Floating darkly downward there,


Her rounded arm show'd white and bare: The feverish glow of his brow was gone, And ere yet she made reply,

And his heart sank so still that it felt like Once she raised her hand on high;

stone, It was so wan, and transparent of hue, As he look'd on the face, and beheld its hue You might have seen the moon shine So deeply changed from what he knew :


Fair but faint - without the ray
Of mind, that made each feature play

Like sparkling waves on a sunny day;
--I come from my rest to him I love best, And her motionless lips lay still as death,
That I may be happy, and he may be blest. And her words came forth without her
I have pass'd the guards, the gate, the

breath, wall;

And there rose not a heave o'er her boSeght thee in safety through foes and all.

som's swell, Tu said the lion will turn and flee

And there seem'd not a pulse in her veins Pro a maid in the pride of her purity;

to dwell. And the power on high, that can shield Though her eye shone out, yet the lids the good

were fix'd, The: from the tyrant of the wood,

And the glance that it gave was wild and Hath extended its mercy to guard me as

unmix'd well

With aught of change, as the eyes may From the hands of the leaguering infidel. Irene - and if I come in vain,

Of the restless who walk in a troubled beter, oh never, we meet again!

dream; Tlog hast done a fearful deed

Like the figures on arras, that gloomily ha falling away from thy father's creed :

glare, Bar dash that turban to earth, and sign Stirr’d by the breath of the wintry air, I be sign of the cross, and for ever be So seen by the dying lamp's fitful light,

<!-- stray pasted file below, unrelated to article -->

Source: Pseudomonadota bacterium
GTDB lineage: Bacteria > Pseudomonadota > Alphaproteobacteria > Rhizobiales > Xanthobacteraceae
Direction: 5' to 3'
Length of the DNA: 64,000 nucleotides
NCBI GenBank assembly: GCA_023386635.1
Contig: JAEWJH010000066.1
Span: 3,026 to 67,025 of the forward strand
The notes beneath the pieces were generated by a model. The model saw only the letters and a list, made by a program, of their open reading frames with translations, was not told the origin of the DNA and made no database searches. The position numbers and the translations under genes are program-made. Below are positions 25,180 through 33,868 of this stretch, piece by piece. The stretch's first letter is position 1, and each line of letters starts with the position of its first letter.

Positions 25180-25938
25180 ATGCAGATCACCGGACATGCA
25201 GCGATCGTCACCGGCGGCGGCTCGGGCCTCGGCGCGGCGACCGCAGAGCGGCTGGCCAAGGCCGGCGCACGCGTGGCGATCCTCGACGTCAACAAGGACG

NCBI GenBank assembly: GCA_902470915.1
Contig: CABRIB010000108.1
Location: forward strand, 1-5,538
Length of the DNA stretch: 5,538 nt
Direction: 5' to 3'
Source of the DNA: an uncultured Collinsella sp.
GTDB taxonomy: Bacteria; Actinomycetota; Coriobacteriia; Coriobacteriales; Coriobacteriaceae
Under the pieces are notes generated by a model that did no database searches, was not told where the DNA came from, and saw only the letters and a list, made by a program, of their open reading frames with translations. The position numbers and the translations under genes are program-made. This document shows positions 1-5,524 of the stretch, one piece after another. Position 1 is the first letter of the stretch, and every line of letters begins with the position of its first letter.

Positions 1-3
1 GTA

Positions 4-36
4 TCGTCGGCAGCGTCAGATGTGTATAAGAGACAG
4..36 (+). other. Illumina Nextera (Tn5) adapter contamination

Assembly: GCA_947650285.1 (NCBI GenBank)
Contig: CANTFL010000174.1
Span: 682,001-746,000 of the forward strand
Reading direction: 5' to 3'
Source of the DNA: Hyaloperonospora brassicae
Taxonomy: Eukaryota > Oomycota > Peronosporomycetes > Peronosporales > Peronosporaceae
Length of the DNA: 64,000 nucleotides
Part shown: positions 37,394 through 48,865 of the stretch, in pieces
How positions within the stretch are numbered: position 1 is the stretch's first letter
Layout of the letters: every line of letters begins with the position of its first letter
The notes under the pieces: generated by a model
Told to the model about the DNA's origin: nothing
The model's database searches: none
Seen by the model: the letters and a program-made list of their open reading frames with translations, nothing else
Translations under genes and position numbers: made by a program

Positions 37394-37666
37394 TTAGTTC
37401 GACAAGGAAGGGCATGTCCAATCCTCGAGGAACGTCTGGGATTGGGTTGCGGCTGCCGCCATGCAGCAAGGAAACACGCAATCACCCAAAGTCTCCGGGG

Lifeless, but life-like, and awful to sight; Fring the black drop from thy heart,

As they seem, throngh the dimness, about Ind to-morrow unites us no more to part."

to come down From the shadowy wall where their images

frown; -Ind where should our bridal couch be

Fearfully flitting to and fro, In the midst of the dying and the dead ?

As the gusts on the tapestry come and go, for to-morrow we give to the slaughter and flame

“If not for love of me be given The sons and the shrines of the Christian Thus much, then, for the love of heaven,

Again I say-that turban tear me are thon and thine, I've sworn, From off thy faithless brow, and swear I be left upon the morn:

Thine injured country's sons to spare, Boi thee will I bear to a lovely spot, Or thou art lost; and never shalt see, There our hands shall be join'd, and our Not earth-that's past—but heaven or me.

sorrow forgot. If this thou dost accord, albeit There thou yet shalt be my bride, A heavy doom 'tis thine to meet, When once again I've quell’d the pride That doom shall half absolve thy sin, Oilenice; and her hated race

And mercy's gate may receive thee within: Hue felt the arm they would debase

But pause one moment more, and take dvrge, with a whip of scorpions, those The curse of Him thou didst forsake; Whata vice and envy made my foes." And look once more to heaven, and see

Its love for ever shut from thee. [pon his hand she laid her own

There is a light cloud by the moon-Liott was the touch, but it thrill'd to the

'Tis passing, and will pass full soon-bone,

If, by the time its vapoury sail od hot a chillness to his heart,

Hath ceased her shaded orb to veil, whicha fix'd him beyond the power to start. Thy heart within thee is not changed, Tamgh slight was that grasp so mortal

Then God and man are both avenged ; cold,

Dark will thy doom be, darker still He could not loose him from its hold;

Thine immortality of ill." Bei never did clasp of one so dear Strike on the pulse with such feeling of Aly look’d to heaven, and saw on high


The sign she spake of in the sky;
As those thin fingers, long and white, But his heart was swollen, and turn'd aside,
Irine through his blood by their touch By deep interminable pride.

that night.
This first false passion of his breast